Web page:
This what you get when you elect democrats....

Publius - then why hobble the law?

Because progressives want to hobble any law that attacks the real problem and identifies the real villains. In their narrow minds, people have to be understood, they are a product of societal failure and lack of educational other words, they like to make excuses for the dregs of society. If someone comes on your land or invades your home uninvited, I am sure that progressives would ask why you did not negotiate rather than employ self defense.

Saying that innocent victims are helpless or unable to protect themselves without stand-your-ground is simply wrong. Using deadly force in self-defense has always been recognized in law. What is different under stand-your-ground, and what makes it troubling, is that once someone claims he or she was standing his/her ground, it is up to the other party - the one who is now dead - to prove that he was doing nothing wrong.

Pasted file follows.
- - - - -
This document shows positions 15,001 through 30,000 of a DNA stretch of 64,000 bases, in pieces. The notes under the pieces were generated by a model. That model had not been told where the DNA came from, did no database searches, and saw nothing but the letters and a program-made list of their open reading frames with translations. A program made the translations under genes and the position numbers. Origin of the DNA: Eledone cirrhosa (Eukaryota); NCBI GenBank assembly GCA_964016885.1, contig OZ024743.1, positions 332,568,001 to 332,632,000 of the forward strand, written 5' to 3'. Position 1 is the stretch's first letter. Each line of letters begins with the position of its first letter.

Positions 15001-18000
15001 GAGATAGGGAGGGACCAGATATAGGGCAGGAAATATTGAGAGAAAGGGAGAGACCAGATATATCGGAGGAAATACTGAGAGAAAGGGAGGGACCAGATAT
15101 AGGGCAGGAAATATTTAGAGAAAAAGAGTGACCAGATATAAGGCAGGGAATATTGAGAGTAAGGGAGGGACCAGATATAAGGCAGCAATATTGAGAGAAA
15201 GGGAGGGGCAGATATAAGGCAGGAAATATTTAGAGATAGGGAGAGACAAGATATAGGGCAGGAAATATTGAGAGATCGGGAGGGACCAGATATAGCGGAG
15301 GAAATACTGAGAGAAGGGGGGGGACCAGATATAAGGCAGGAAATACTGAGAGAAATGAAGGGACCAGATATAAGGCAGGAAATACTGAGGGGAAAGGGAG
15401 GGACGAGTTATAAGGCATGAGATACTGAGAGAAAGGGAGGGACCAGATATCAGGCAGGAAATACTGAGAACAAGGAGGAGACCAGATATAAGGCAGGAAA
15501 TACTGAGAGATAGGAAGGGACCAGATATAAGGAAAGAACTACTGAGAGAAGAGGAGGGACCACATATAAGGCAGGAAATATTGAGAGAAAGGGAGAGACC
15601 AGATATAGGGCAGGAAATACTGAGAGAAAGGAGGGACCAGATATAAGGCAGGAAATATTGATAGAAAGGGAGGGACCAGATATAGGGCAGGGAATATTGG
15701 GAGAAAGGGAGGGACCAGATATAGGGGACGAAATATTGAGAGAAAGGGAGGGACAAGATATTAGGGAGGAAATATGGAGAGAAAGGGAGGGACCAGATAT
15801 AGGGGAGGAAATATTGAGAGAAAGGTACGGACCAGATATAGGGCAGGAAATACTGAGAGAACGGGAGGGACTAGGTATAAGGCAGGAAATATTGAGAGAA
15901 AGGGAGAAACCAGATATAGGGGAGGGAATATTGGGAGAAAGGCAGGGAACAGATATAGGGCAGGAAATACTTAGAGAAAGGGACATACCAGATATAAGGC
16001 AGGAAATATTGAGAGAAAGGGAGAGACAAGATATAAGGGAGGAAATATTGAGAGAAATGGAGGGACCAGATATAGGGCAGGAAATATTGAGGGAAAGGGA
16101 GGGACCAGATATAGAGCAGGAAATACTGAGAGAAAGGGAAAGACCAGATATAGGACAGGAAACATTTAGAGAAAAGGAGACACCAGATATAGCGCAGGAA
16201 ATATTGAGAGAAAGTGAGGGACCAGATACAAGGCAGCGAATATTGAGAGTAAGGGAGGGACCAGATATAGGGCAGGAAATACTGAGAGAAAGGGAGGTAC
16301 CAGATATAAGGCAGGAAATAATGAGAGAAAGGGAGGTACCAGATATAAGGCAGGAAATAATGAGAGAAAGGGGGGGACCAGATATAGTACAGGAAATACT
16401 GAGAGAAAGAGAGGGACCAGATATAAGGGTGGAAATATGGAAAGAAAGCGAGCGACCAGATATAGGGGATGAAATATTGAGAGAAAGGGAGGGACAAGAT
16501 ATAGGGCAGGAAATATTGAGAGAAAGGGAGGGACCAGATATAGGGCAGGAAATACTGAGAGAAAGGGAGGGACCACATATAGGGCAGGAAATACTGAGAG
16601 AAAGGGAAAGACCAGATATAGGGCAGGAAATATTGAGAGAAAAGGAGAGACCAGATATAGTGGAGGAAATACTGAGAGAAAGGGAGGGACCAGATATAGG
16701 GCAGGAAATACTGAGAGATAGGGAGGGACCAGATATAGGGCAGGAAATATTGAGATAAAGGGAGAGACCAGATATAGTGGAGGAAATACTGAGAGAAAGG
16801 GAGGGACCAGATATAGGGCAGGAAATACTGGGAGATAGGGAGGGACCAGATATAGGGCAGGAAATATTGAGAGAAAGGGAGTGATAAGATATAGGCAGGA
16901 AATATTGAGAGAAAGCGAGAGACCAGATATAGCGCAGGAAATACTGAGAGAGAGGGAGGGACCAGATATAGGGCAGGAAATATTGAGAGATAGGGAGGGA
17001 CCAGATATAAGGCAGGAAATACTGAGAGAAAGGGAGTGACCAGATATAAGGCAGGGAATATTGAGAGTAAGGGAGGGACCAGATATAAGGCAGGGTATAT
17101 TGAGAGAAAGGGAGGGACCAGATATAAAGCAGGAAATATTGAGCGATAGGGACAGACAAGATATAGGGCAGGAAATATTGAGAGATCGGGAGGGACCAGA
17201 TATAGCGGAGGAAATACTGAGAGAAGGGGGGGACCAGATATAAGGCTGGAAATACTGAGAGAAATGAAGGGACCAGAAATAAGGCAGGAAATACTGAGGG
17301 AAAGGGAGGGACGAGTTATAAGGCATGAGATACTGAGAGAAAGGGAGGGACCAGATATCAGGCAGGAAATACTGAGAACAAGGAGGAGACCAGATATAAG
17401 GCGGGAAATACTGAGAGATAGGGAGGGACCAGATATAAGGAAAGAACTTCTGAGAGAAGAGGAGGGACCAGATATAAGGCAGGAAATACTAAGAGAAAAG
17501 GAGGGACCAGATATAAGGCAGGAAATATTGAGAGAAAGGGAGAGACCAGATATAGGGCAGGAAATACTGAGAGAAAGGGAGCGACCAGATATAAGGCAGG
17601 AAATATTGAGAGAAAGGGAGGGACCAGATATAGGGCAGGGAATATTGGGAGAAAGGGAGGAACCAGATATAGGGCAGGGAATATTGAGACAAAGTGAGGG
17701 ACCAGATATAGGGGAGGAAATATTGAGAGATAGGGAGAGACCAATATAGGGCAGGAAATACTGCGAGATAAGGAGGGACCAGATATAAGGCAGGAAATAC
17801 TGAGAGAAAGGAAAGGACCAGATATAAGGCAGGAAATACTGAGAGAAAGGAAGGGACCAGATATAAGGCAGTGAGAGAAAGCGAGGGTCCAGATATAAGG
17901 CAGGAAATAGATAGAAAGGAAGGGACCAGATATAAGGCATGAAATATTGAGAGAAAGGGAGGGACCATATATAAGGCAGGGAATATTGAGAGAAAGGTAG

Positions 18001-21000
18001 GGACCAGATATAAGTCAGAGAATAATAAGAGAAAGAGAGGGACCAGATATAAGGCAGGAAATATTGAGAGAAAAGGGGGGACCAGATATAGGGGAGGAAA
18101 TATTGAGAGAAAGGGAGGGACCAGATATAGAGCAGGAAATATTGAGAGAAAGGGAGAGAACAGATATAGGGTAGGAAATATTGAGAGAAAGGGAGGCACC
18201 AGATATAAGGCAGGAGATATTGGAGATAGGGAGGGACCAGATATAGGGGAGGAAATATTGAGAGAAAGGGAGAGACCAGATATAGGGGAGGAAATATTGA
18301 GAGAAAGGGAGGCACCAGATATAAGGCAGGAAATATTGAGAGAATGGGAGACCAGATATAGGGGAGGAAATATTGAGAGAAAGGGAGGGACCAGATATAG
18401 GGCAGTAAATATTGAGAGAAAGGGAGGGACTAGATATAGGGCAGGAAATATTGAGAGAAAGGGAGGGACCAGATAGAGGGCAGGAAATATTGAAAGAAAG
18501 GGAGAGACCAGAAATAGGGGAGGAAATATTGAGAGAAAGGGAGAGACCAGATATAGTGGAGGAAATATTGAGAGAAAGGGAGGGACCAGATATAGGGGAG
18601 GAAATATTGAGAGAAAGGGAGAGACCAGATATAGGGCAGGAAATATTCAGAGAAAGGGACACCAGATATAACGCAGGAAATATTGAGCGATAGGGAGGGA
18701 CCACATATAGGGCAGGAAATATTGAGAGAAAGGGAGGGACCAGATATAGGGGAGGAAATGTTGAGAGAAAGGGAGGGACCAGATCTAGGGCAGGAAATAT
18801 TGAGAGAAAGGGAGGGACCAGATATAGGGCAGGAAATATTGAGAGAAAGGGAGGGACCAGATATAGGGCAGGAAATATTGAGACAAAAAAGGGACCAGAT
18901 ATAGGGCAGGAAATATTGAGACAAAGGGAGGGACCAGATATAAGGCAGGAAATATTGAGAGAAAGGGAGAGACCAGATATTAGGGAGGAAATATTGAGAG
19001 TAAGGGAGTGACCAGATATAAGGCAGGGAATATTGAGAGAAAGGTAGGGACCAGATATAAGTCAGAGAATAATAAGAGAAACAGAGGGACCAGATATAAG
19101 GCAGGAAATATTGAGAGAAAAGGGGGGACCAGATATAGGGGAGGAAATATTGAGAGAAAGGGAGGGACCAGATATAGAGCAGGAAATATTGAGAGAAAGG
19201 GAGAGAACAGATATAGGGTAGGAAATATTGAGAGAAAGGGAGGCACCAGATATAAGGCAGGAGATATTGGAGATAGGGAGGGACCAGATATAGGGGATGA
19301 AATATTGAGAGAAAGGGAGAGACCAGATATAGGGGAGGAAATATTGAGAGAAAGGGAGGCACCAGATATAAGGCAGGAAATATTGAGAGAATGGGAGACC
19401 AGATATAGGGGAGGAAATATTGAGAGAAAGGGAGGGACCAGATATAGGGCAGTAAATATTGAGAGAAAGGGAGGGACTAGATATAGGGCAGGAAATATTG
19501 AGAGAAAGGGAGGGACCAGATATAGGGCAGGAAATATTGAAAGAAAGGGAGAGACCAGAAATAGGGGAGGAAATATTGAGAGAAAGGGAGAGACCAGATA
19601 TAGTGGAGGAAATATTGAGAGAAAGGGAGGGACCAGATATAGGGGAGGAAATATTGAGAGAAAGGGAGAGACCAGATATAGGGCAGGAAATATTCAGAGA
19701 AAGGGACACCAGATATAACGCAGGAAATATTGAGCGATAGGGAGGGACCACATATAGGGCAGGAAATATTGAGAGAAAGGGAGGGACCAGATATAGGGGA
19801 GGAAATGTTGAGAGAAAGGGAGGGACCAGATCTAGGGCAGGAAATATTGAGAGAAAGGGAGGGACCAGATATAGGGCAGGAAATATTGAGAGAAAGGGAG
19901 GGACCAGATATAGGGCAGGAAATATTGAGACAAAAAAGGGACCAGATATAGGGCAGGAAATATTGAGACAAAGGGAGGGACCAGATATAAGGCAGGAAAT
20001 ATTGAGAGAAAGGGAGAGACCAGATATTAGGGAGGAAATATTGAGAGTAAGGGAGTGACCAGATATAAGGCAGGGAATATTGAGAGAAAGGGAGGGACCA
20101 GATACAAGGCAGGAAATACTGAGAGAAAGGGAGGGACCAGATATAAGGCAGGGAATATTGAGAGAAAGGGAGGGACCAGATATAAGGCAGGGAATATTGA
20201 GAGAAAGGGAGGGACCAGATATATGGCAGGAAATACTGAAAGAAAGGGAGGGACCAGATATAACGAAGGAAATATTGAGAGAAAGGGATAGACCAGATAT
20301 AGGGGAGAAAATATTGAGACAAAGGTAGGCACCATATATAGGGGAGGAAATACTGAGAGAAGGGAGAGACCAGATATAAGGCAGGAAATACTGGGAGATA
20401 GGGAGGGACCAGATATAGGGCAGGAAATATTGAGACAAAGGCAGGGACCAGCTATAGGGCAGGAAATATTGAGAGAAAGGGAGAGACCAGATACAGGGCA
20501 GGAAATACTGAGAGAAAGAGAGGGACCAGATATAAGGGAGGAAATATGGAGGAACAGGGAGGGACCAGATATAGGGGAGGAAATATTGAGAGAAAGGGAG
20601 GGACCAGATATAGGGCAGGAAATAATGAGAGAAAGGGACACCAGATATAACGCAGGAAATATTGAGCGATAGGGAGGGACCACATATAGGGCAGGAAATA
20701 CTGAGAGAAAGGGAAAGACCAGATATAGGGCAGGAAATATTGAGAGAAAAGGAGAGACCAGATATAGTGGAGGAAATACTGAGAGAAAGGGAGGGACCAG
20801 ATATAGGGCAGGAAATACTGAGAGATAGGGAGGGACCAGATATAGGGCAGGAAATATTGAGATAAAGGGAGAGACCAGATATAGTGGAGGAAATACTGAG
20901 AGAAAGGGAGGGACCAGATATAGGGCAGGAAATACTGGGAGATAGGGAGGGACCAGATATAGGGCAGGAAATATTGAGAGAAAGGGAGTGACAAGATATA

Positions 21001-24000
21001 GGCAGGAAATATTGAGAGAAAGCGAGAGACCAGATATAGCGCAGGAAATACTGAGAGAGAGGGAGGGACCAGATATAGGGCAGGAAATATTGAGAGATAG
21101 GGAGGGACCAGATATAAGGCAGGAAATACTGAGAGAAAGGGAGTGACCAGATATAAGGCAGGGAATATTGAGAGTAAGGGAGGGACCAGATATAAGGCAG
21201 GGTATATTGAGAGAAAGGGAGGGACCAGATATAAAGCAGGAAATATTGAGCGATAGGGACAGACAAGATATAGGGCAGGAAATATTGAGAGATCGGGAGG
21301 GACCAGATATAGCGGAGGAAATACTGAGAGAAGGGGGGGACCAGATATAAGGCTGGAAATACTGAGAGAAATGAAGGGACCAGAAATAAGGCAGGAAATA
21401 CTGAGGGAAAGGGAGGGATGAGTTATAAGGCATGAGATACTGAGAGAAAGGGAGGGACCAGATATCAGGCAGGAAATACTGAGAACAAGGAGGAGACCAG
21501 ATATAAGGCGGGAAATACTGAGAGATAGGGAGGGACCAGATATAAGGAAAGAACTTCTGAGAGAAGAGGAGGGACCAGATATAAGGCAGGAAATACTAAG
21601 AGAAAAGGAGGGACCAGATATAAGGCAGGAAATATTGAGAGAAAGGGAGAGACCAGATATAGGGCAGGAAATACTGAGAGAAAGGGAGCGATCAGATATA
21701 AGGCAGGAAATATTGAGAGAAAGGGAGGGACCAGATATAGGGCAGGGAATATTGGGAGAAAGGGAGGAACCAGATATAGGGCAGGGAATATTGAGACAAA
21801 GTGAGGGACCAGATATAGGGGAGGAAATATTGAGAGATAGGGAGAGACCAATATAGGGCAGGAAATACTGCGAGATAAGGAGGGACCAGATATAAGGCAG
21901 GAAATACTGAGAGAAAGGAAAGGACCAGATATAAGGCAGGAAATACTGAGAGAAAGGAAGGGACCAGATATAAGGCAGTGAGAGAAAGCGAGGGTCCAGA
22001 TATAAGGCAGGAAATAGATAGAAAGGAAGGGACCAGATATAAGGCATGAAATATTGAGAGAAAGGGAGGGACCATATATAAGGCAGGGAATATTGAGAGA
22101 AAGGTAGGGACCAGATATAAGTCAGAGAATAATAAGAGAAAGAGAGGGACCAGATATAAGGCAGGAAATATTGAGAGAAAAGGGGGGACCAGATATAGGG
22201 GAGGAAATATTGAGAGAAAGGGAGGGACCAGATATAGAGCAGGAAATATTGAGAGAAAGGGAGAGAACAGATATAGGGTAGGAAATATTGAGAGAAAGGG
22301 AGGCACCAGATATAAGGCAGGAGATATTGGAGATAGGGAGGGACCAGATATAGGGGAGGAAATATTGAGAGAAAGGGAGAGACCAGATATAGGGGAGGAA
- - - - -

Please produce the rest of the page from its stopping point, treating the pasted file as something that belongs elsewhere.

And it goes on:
Unbelievable., Especially after the avalanche of support during those recent hearings, for the rights of a law-abiding citizen, when forced to defend themselves and their family. How did the fallacious notion that a law-abiding citizen with a weapon is somehow more dangerous than criminals, rapists and murderers, get any traction at all? Who is trying to sell you that idea? Why would they want you to begin to believe an assumption that is baseless and makes no common sense? In any event criminals and the criminally insane will pay no attention to this law. Those with propensity for violent crime have never paid any attention to laws like this for hundreds of years! Although I would love to see it, why would anybody assume that this is changed? Metaphorically the statistics illustrate people’s greatest fears include sharks and meteors. However, the far greater statistical causes of death are heart disease and cancer. So if you look around to consider what might represent a realistic threat to you or your family: I highly recommend that you include a large dose of common sense in the calculation.